In many cases, a loss is its own pain and punishment, but on Saturday at the FedEx Forum in Memphis, Tennessee, the Marshall Thundering Herd might have suffered something worse: a loss that was too substantial for the NCAA Tournament's selection committee to ignore.
Marshall entered Saturday morning's tilt with a legitimate chance of getting into the NCAA Tournament not just with a win, but with a close loss to Memphis on the Tigers' home floor. The Thundering Herd owned a number of valuable wins in non-conference play, especially a triumph at Cincinnati, a team that made the final of the Big East Conference Tournament this past week in New York. Marshall needed to show well for the selection committee; a close loss to a hot opponent would have sent a pretty good message to the 10 men gathered inside that war room in Indianapolis.
However, Marshall instead picked the wrong day to fall apart, getting smashed by the Tigers in a 26-point bloodbath. The Thundering Herd was never seriously in this contest, and so while Memphis defended its Conference USA Tournament championship from last year, Marshall - though still very much on the bubble - is probably going to have to go to the NIT. The enormity of the margin of defeat, not the defeat itself, is what will cost the Herd immensely.
Memphis has been whacking opponents by fat margins over the past three weeks. The Tigers lost at home to UTEP three weeks ago and, instead of wilting, have used that stumble as a point of motivation. They've rolled through Conference USA ever since, demonstrating to many pundits that they're ready for the NCAA Tournament this year. Memphis has not won an NCAA Tournament game since the 2009 edition of the Big Dance, but in many people's eyes, the Tigers are ready to make a run to the second weekend. Their seeding will likely improve to the point that they will not have to face a No. 1 seed in the round of 32.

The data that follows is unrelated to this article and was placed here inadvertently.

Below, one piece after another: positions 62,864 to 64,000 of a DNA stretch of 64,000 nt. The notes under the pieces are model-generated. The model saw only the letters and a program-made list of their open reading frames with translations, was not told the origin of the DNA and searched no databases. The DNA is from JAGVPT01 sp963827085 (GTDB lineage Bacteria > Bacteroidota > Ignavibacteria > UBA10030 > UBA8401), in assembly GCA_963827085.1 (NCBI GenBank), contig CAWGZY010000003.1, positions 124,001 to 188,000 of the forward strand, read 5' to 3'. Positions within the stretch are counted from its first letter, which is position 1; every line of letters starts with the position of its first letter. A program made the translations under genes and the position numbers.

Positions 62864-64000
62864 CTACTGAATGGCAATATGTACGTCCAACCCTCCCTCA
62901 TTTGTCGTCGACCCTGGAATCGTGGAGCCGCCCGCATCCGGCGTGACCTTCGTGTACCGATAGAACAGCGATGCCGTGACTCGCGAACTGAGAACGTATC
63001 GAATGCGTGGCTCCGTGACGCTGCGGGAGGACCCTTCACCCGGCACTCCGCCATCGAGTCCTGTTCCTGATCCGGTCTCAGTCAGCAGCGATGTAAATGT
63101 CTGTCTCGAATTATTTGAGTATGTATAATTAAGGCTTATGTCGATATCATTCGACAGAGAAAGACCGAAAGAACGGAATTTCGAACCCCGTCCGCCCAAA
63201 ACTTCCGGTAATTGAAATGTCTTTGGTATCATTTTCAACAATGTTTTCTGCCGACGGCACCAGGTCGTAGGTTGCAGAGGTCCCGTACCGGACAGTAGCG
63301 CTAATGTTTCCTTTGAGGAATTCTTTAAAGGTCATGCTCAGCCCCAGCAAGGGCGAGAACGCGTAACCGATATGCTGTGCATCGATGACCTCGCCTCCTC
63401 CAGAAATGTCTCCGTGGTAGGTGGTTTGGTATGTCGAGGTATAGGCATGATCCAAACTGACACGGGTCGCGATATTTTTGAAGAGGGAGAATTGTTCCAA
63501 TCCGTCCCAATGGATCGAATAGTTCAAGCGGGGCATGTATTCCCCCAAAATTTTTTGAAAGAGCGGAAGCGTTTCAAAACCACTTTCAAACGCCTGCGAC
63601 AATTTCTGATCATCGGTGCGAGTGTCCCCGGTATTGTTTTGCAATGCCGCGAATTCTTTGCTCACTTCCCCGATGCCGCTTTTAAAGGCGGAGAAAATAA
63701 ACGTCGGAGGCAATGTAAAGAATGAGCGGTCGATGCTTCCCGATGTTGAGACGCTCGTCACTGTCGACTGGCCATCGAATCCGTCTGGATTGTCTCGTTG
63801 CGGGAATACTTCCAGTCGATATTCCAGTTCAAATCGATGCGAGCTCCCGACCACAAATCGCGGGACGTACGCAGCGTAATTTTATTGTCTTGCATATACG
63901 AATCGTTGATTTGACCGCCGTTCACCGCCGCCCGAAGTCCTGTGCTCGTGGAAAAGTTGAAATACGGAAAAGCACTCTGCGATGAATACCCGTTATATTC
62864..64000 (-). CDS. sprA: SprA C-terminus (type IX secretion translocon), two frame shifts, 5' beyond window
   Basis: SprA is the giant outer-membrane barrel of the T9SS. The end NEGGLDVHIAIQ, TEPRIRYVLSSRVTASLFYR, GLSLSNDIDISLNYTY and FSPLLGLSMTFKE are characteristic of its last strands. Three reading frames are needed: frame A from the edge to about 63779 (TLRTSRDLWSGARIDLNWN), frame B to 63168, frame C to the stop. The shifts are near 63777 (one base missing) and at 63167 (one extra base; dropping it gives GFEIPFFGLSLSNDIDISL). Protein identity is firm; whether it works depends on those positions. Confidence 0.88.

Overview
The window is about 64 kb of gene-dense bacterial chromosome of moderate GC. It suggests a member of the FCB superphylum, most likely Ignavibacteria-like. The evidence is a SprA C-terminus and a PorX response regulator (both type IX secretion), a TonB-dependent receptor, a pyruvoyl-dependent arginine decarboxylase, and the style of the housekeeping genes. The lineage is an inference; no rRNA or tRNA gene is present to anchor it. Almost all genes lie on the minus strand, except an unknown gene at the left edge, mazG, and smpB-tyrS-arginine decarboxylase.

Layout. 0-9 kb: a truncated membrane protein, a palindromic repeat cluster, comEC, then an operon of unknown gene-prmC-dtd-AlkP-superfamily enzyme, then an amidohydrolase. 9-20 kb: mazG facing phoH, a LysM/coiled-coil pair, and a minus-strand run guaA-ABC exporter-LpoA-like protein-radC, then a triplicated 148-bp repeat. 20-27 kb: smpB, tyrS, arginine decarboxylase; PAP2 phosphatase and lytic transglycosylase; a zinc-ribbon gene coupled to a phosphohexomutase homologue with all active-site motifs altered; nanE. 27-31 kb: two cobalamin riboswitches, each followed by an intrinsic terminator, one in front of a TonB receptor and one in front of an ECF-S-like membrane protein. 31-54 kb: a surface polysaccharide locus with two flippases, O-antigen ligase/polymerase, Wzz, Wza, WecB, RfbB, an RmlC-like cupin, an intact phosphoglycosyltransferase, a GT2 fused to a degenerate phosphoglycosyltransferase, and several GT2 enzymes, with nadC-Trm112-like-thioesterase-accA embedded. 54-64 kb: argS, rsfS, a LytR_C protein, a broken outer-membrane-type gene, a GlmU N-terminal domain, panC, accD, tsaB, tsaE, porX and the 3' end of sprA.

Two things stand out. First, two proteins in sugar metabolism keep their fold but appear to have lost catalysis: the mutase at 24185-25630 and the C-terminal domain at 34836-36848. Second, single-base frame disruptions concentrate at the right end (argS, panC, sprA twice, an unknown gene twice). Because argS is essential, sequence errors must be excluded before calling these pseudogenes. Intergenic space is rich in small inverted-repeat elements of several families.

The stats tell the story of a lopsided contest. Memphis hit 59 percent of its shots, getting to the rim with regularity. Marshall hit only 36 percent of its attempts and got outscored by 17 points (25 to 8) at the foul line. Memphis's Joe Jackson hit 10 of 11 foul shots, while teammate Farrakohn Hall hit all five of his field goal attempts. Memphis rolled to a 45-27 halftime lead and was never seriously threatened.